Just what you needed: Another legal headache for HR — and this one’s just going to get more painful over the coming years.

It’s called “family responsibility discrimination.”

A recent report from the AARP and the Hastings College of the Law at the University of California sums it up: “Family caregiving concerns will have an increasing impact on both employees and workplaces because of the aging of the population and the labor force.”

The AARP/Hastings report, Protecting Family Caregivers from Employment Discrimination, focuses on the issues facing older employers who must carry the burden of caring for their elderly relatives.

But of course the issue’s bigger than that. It also includes employees taking time to care for sick children, wounded veterans returning from military service, maternity leave — workers caring for family members of all ages.

A recent study from The Center for WorkLife Law included the following disturbing data points:

  • Lawsuits filed by employees with family caregiving obligations have increased almost 400% between 2000 and 2010, a time during which the overall number of employment discrimination cases filed decreased.
  • Employees prevail in almost half of the cases, far more frequently than in other types of employment cases.
  • Verdicts and settlements in family responsibilities discrimination cases average over $500,000.
  • Cases have arisen in every state, in every industry, and at every level in organizations, and
  • Employers of all sizes have been sued, from small start-up companies to large multi-national corporations.

This trend’s symptomatic of what’s happening in today’s workplace. Employees are finding it harder and harder to juggle increasing work demands and the pressures of the home front — and that goes for men as well as women.

What’s behind these lawsuits? Report author Cynthia Thomas Calvert outlined some common causes:

  • New Supervisor Syndrome. Many family responsibilities discrimination cases are brought by employees with family care obligations who were performing well and balancing family and work until their supervisor changed.
    The new supervisors often cancel flexible work arrangements, change shifts, or impose new productivity requirements. On occasion, comments made by the new supervisors indicate that they take these actions intending to push family caregivers out.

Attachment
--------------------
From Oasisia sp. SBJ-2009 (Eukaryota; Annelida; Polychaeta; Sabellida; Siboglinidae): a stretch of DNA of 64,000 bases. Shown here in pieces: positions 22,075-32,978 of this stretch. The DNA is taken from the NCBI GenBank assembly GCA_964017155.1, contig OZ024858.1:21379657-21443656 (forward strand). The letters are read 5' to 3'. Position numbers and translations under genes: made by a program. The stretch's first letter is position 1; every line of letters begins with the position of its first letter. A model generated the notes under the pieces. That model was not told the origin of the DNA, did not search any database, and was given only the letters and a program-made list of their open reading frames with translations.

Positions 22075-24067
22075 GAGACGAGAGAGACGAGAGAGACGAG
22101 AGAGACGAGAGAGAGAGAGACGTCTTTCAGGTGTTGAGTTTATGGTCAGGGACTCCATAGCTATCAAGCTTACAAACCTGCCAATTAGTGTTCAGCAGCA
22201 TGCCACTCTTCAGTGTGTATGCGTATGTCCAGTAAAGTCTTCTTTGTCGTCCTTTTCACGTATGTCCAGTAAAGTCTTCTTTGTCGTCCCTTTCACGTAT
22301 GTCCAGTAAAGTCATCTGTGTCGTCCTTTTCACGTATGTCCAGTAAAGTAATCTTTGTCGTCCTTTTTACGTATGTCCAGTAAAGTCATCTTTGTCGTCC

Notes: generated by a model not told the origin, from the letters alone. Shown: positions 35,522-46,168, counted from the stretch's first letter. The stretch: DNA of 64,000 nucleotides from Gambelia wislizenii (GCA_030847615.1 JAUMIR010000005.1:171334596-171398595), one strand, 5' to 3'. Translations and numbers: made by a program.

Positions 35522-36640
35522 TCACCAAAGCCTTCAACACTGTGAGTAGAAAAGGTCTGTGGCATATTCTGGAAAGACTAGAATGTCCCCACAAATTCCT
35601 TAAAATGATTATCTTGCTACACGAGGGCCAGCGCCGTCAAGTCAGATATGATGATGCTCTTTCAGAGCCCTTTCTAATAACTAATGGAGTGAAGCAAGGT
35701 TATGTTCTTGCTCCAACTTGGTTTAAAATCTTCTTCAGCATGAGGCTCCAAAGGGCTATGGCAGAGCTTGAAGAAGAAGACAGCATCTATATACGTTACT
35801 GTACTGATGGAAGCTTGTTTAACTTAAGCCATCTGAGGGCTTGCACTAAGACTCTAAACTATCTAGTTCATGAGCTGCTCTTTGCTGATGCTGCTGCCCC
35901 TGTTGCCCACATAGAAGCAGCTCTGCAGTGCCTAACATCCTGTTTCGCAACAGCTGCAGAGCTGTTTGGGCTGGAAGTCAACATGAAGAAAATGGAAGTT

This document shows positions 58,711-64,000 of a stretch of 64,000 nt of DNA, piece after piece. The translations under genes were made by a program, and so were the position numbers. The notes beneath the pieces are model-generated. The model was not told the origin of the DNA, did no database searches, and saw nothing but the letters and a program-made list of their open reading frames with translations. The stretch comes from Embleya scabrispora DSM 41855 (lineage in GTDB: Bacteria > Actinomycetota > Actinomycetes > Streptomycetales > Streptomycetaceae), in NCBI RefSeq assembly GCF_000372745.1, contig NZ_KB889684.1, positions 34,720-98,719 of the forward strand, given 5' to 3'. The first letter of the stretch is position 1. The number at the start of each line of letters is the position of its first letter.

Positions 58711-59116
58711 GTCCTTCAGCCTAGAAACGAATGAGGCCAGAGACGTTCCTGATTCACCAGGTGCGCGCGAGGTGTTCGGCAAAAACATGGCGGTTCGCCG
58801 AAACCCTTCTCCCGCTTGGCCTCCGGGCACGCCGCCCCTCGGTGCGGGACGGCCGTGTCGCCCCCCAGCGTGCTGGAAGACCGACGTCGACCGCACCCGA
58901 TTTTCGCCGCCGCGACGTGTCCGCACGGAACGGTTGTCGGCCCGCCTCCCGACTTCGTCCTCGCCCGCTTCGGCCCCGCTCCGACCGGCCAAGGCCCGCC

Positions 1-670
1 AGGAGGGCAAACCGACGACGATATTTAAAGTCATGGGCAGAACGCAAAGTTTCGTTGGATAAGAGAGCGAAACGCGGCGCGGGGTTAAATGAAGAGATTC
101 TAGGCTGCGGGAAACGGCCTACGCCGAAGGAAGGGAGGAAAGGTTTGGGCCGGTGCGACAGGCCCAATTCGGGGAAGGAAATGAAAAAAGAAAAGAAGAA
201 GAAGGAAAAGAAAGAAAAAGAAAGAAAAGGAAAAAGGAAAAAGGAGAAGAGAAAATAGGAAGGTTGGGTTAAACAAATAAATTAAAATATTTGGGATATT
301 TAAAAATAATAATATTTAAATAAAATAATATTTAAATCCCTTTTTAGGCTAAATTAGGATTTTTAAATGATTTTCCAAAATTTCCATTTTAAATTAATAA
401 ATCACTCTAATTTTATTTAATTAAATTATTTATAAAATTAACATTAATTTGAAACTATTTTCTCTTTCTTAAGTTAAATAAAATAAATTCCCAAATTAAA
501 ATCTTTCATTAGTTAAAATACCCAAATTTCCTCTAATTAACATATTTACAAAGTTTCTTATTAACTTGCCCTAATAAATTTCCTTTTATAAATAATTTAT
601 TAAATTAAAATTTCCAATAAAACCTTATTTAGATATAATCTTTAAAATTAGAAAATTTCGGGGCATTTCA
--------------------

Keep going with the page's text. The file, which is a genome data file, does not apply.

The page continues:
• Second Child Bias. In a significant subset of cases, mothers report little discrimination until they become pregnant with a second child or a multiple birth. Once a supervisor becomes aware that a female employee will have more than one child, he or she often takes preemptive personnel action, apparently based on the assumption that the employee will no longer be sufficiently committed to work because of her additional family responsibilities.
  • The Elder Care Effect. In a growing number of cases, employees are discriminated against because they take time off to care for their aging parents. As in “second child” bias cases, supervisors in elder care cases often act preemptively, seemingly based on the assumption that the employees’ commitment to work will be affected.

That’s certainly not an exhaustive catalogue of the ways caregivers can be handled improperly, but it does provide HR pros with some guidance as to where the major pitfalls lie.

What else can HR do? A few common-sense suggestions:

  • Reinforce with supervisors the importance of avoiding inappropriate comments and actions, and avoiding making decisions based on stereotypes
  • Make sure managers are aware of any state or local regs pertaining to caregivers
  • Evaluate employees on performance, without considering time lost to protected leave, and base judgments on specific, pre-agreed upon criteria
  • Review your leave policies to make sure they don’t inadvertently have a negative impact on caregivers, and
  • Have a clear, strong policy for receiving and handling complaints of discrimination and harassment involving caregivers.



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